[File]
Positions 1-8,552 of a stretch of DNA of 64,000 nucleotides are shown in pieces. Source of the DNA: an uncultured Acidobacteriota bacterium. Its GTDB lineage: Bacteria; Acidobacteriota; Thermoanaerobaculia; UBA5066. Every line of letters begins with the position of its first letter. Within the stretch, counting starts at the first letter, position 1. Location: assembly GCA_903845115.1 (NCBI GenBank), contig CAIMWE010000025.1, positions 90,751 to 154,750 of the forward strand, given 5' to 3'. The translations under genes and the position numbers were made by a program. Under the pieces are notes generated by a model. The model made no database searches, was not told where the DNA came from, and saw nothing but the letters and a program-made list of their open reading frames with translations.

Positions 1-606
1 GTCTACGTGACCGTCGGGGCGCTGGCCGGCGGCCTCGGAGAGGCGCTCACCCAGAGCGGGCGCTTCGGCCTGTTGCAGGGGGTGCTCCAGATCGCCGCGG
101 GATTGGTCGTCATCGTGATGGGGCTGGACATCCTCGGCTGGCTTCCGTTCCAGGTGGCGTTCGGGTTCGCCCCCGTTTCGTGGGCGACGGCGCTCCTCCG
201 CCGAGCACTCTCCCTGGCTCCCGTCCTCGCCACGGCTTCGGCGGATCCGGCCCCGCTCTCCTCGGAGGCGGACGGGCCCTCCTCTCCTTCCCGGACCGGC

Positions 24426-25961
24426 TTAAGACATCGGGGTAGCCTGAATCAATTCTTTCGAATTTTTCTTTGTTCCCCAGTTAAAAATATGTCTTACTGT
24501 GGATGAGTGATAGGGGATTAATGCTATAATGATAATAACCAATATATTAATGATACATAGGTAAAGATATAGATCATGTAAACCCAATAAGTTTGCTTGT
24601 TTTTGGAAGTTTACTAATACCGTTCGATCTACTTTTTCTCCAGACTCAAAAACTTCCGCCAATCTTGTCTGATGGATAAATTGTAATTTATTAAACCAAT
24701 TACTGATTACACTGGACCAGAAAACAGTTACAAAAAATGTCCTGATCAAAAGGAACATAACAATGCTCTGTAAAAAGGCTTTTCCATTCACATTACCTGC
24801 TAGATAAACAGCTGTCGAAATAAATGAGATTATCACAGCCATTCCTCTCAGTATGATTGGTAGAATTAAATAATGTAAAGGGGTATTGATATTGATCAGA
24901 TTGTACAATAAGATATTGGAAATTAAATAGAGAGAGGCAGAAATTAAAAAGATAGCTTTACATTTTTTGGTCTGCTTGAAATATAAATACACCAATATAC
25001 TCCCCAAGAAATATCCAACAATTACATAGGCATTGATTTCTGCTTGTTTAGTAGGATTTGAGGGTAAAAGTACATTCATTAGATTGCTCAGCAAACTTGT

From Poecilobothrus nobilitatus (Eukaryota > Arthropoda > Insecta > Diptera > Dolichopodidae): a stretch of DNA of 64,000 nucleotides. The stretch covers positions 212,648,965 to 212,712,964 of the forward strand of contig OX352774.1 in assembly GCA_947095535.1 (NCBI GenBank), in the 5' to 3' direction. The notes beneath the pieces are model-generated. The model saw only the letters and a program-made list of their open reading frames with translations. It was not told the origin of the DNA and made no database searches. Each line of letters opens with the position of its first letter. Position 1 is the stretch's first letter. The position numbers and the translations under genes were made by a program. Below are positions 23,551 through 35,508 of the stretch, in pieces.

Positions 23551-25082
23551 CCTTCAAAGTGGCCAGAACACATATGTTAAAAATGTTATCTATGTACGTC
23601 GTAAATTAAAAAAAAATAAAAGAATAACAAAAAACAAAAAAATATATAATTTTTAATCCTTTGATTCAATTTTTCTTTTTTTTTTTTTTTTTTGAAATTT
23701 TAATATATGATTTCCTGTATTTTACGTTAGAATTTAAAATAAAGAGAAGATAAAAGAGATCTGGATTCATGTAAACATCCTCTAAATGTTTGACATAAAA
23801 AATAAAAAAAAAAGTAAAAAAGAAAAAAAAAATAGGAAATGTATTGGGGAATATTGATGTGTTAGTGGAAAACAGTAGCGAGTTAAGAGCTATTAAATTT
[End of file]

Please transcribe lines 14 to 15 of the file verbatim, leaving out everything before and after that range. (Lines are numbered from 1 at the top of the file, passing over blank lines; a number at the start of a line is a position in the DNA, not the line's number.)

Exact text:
From Poecilobothrus nobilitatus (Eukaryota > Arthropoda > Insecta > Diptera > Dolichopodidae): a stretch of DNA of 64,000 nucleotides. The stretch covers positions 212,648,965 to 212,712,964 of the forward strand of contig OX352774.1 in assembly GCA_947095535.1 (NCBI GenBank), in the 5' to 3' direction. The notes beneath the pieces are model-generated. The model saw only the letters and a program-made list of their open reading frames with translations. It was not told the origin of the DNA and made no database searches. Each line of letters opens with the position of its first letter. Position 1 is the stretch's first letter. The position numbers and the translations under genes were made by a program. Below are positions 23,551 through 35,508 of the stretch, in pieces.

Positions 23551-25082